For over two decades, the Boko Haram insurgency has significantly affected the lives of thousands of women and girls in Nigeria. Through targeted violence, abductions, slavery, rape, and murders, women have faced insurmountable gender-specific suffering and have been driven out of their homes. Men have also been killed, leaving women to head households and bear the brunt of caring for the family.
This experience is not different from Dada, who used to live with her family in Potiskum city in Yobe state. Her husband, Gabra Isa, 60, and a retired policeman lost a colleague Boko Haram killed. During the Burial, Gabra received a letter that he would be next in line. He was terrified and confused. Not knowing what to do, he immediately fled the city. Later that night, Dada and her daughter heard gunshots, and they hurriedly carried what they could and ran to a town called Bauchi, about 200 kilometers from Potiskum, the place they had known as home for many years.
Dada has settled with her family in the Mararaban Liman Katagum community in Bauchi city. Burdened with loss and trauma, Dada defied the odds and enrolled her two daughters, Khadija and Habiba, in local schools in Bauchi. She also started a business selling rice from her home to support her family. The proceeds from the business are usually insufficient because there is a larger family of her co-wife, Khadija, with her five children who live in the homestead. Their meals are not balanced, and the children survive on leftovers for breakfast before leaving for school.
About nine months ago, Dada enrolled in the Stronger Women, Stronger Nations program offered by Women for Women International in Bauchi. She is among the 25 women in her group and has been appointed class secretary. Every morning, Dada prepares her daughters for school, and once they are headed out, Dada picks up her bag and leaves for the training center. She has to walk under the scorching sun for about 30 minutes to the training center. Dada is always the first to arrive in her class, where she cleans and prepares the class before everyone else comes.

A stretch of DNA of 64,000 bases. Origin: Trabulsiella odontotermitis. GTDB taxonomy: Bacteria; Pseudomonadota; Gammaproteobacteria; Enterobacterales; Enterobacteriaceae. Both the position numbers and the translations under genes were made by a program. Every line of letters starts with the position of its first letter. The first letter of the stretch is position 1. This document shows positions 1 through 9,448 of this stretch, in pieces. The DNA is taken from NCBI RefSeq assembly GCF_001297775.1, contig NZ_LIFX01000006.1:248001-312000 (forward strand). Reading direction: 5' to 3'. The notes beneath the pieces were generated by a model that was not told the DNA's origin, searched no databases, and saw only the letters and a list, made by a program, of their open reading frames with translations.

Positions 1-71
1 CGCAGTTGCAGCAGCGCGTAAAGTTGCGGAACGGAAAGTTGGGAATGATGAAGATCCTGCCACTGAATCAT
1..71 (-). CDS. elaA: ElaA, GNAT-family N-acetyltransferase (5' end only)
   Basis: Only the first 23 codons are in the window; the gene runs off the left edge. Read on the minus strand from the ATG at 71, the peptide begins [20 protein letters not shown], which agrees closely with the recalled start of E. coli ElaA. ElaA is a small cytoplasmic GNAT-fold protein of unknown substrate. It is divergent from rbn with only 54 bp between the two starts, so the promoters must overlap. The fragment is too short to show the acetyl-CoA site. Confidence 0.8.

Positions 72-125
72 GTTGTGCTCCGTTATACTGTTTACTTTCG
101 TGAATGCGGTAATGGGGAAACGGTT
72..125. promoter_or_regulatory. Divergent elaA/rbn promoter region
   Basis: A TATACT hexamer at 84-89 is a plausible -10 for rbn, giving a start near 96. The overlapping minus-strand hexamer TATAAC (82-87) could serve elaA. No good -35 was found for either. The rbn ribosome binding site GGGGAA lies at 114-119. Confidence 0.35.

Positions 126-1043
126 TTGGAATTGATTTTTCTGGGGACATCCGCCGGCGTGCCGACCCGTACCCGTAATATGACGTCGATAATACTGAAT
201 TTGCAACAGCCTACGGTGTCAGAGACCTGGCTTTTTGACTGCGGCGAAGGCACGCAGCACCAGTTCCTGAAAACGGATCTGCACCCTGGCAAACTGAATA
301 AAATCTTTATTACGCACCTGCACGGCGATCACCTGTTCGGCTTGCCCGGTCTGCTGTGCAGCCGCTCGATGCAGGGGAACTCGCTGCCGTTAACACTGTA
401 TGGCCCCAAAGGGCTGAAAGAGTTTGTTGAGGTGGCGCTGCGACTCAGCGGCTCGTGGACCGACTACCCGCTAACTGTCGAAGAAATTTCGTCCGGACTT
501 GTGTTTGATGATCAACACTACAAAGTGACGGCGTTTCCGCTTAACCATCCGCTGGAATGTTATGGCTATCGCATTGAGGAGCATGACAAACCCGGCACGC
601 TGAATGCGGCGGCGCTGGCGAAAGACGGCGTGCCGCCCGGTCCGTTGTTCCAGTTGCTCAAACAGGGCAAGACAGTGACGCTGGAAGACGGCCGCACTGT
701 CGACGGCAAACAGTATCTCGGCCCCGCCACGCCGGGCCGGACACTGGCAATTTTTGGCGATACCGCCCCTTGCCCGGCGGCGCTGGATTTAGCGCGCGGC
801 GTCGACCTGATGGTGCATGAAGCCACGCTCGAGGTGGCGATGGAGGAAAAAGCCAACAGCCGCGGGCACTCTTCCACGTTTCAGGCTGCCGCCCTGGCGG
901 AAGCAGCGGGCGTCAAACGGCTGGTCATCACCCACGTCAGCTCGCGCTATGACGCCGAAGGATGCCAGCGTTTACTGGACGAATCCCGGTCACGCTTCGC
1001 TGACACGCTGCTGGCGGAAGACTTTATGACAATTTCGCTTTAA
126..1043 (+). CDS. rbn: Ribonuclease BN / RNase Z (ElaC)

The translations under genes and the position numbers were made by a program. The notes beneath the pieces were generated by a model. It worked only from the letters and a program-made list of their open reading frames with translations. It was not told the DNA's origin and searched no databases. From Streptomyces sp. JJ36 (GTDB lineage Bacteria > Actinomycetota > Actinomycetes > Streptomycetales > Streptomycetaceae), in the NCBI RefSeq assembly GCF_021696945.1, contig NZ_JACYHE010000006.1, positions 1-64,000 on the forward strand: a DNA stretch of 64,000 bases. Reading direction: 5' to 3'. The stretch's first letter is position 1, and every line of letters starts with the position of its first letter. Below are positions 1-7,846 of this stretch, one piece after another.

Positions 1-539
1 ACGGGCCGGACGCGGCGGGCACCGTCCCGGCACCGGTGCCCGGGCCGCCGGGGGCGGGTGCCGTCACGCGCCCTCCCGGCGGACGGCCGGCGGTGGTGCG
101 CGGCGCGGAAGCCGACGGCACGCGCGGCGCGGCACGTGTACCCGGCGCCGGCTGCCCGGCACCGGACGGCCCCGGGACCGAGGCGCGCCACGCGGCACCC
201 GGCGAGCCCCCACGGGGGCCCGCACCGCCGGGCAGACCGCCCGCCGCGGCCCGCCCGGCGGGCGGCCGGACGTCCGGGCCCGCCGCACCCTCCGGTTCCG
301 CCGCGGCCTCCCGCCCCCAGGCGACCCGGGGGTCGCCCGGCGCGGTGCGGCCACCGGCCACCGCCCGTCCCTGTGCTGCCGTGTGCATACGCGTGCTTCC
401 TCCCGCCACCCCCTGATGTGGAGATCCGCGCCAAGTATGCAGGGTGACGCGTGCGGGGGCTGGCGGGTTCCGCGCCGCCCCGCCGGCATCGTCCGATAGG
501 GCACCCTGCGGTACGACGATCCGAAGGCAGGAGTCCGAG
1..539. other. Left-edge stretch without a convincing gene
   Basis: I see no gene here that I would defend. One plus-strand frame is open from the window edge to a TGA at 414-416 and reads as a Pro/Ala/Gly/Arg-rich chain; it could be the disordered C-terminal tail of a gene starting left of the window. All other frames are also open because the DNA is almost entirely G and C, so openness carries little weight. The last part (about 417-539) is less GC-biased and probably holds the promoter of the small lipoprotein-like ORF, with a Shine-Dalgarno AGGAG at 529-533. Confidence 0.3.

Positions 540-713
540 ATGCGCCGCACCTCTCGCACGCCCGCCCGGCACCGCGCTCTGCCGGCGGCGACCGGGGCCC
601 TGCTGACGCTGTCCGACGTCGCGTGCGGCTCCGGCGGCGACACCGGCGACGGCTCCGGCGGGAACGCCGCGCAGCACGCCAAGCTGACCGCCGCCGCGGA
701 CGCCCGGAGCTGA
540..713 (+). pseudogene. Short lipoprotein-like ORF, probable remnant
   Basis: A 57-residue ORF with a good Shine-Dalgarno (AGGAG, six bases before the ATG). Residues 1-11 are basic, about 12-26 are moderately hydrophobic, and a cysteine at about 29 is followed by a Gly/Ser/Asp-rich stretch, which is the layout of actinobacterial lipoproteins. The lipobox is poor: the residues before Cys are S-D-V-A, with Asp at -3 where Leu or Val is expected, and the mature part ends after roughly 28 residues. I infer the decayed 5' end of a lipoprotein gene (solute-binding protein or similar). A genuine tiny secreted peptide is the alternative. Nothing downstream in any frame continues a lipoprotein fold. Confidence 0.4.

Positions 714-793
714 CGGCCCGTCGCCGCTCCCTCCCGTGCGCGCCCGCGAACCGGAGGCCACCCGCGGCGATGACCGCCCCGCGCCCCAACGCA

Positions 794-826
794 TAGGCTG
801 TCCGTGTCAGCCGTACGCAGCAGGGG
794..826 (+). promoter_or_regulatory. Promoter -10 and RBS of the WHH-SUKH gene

The Stronger Women, Stronger Nations program is specially tailored to cater to the needs of poor and marginalized women in conflict-affected areas.
They are invited to enroll in the 12-month program, which gradually taps into their power as women. The program focuses on equipping women with basic information on their health and well-being, entrepreneurship, benefits of saving and investing, and decision-making at home, and enlightening them about their rights.
For Dada, the health and nutrition training has boosted her family's health. Before, they used to eat leftover food for breakfast. But with these skills, Dada knows how to add nutritional value to their food and find better ways to prepare breakfast. The children are now much healthier than before. Also, learning about women’s work has significantly influenced Dada’s perceptions of work and the division of labor at home.